Treatment with Cu-His did not completely normalize the neurological manifestations in our patient, but some of them did improve. His epilepsy pattern is multifocal and myoclonic, as was previously reported for MD patients with this age [26, 27]. We observed a decrease in the frequency of seizures and ataxic movements, and an increase in motor activities and muscle tone, (which increased from a score of 2 to 3 of a maximum of 5 in the Daniels–Worthingham scale). We also observed significant improvements in the patient’s cognitive and psychosocial functions, but the patient does not speak and he attends a special school for children with different capabilities. The Cu-His treatment was initiated as soon as the diagnosis was confirmed, and by then the patient was 18 months old. In most cases, the neurological improvements of patients with MD that start their treatment so long after birth are poor [28]; however, it is advisable to administer the copper treatment anyway, because it prolongs survival, reduces the frequency of seizures and improves the patient’s quality of life [29, 30].


                  The p.T1048I mutation, which affects the conserved DKTGT1048 phosphorylation motif of ATP7A, probably causes a partial loss of the function of this protein. The residual activity of ATP7A allowed a response to Cu-His treatment in this patient; and although the treatment was started when the patient was 18 months old, it has led to the patient's long survival. This case emphasizes the important correlation between genotype and response to Cu-His treatment in patients with MD. The prognosis in these patients is associated with an early detection of the disease (ideally through detailed newborn screening) and an immediate initiation of Cu-His treatment in eligible patients, before the occurrence of irreversible neurodegeneration.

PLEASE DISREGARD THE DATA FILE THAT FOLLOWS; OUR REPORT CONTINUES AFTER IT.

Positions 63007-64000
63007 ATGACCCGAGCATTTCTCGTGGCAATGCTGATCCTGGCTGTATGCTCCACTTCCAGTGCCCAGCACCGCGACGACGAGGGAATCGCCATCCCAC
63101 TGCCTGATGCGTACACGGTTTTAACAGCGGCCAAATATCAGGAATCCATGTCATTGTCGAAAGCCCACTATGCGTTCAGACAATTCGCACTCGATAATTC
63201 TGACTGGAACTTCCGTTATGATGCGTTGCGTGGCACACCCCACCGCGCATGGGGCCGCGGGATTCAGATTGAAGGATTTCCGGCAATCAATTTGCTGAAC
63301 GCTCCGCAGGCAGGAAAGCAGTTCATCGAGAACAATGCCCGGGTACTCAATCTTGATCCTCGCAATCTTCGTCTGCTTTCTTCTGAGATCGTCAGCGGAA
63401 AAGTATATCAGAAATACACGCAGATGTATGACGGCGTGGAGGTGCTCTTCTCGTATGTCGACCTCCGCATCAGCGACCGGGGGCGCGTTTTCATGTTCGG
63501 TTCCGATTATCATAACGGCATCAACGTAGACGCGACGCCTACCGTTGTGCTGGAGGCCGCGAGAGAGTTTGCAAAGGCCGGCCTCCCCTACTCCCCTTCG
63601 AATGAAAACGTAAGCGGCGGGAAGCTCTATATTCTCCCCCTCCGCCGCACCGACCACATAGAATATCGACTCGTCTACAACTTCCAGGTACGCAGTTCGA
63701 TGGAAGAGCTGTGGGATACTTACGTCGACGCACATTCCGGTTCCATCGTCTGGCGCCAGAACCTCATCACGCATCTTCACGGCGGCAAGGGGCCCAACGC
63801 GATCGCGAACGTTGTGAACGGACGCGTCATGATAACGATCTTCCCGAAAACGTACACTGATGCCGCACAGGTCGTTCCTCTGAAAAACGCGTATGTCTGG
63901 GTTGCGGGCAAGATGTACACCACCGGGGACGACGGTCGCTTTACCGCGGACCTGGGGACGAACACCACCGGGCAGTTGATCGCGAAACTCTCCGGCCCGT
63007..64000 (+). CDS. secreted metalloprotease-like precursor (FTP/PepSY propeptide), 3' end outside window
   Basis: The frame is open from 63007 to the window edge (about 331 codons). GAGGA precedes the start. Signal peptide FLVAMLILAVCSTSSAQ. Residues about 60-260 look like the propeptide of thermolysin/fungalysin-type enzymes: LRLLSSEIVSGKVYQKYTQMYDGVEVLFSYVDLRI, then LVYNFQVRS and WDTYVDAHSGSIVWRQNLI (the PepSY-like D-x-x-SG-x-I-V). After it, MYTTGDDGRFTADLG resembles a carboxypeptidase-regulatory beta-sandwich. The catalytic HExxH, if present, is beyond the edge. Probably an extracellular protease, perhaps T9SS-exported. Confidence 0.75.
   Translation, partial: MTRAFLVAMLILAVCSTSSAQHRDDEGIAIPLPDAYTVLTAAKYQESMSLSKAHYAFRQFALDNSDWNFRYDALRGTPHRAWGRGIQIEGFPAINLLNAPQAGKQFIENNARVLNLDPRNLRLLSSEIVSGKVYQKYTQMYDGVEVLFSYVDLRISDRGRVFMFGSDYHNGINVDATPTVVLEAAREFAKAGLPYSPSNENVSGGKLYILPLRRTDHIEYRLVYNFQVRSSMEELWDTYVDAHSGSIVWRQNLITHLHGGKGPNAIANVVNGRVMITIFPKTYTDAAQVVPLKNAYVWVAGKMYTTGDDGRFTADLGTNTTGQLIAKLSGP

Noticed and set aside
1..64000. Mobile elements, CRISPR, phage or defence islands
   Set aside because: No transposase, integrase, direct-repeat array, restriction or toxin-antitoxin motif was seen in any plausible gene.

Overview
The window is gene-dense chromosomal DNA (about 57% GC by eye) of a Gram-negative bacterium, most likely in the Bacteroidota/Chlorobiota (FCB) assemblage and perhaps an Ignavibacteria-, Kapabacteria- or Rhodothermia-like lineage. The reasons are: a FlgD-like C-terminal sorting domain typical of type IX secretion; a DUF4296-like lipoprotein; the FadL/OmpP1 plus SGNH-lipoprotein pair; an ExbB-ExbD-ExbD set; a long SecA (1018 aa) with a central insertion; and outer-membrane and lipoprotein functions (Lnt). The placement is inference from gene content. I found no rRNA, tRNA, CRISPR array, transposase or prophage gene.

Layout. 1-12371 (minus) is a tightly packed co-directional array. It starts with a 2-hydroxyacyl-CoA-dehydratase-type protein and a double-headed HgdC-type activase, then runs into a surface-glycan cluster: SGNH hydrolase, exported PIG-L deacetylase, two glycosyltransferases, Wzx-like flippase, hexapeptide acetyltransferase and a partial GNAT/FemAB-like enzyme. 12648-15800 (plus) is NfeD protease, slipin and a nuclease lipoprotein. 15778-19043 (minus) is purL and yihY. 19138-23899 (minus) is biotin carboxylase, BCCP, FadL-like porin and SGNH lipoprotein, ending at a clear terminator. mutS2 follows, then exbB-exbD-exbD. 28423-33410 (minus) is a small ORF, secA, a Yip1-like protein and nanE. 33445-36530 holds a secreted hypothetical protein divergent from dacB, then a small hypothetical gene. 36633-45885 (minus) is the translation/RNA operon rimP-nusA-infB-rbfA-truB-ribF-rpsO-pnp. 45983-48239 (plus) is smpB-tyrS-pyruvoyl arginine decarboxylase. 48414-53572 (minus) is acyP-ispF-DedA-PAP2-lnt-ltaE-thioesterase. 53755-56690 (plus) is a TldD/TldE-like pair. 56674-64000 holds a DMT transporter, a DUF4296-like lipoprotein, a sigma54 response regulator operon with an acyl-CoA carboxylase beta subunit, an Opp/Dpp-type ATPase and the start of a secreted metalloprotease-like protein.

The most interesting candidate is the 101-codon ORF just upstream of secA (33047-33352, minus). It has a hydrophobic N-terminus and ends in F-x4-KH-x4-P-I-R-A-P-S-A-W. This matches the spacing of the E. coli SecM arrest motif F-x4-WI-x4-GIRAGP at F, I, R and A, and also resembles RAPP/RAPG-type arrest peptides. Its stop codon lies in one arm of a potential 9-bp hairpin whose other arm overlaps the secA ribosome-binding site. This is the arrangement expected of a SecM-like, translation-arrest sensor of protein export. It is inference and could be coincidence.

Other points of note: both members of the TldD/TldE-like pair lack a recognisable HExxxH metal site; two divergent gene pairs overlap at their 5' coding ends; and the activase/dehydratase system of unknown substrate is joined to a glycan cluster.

Menkes disease


                  Polymerase chain reaction


                  Restriction fragment length polymorphism


                  Trans-Golgi network.



                  The Ethics Review Committee of the Hospital of Lanzarote approved this study, and written informed consent was obtained from the parents of the patient for the publication of this Case Report (a copy of the written consent is available for review by the Series Editor of this journal). We thank the patient and his family for their valuable cooperation and enthusiastic participation in this study.

                  Authors’ Affiliations

                  Department of Biochemistry, National School of Biological Sciences, National Polytechnic Institute (IPN)
                  Centre for Biomedical Research on Rare Disease (CIBERER), Canarias University Hospital, Institute of Biomedical Technologies, University of La Laguna
                  Department of Molecular Biology, Centre for Research and Advanced Studies, IPN
                  Department of Paediatrics, Jose Molina-Orosa Hospital
                  Early Care and Child Development Centre


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                  31. Pre-publication history

                    1. The pre-publication history for this paper can be accessed here:http://​www.​biomedcentral.​com/​1471-2431/​12/​150/​prepub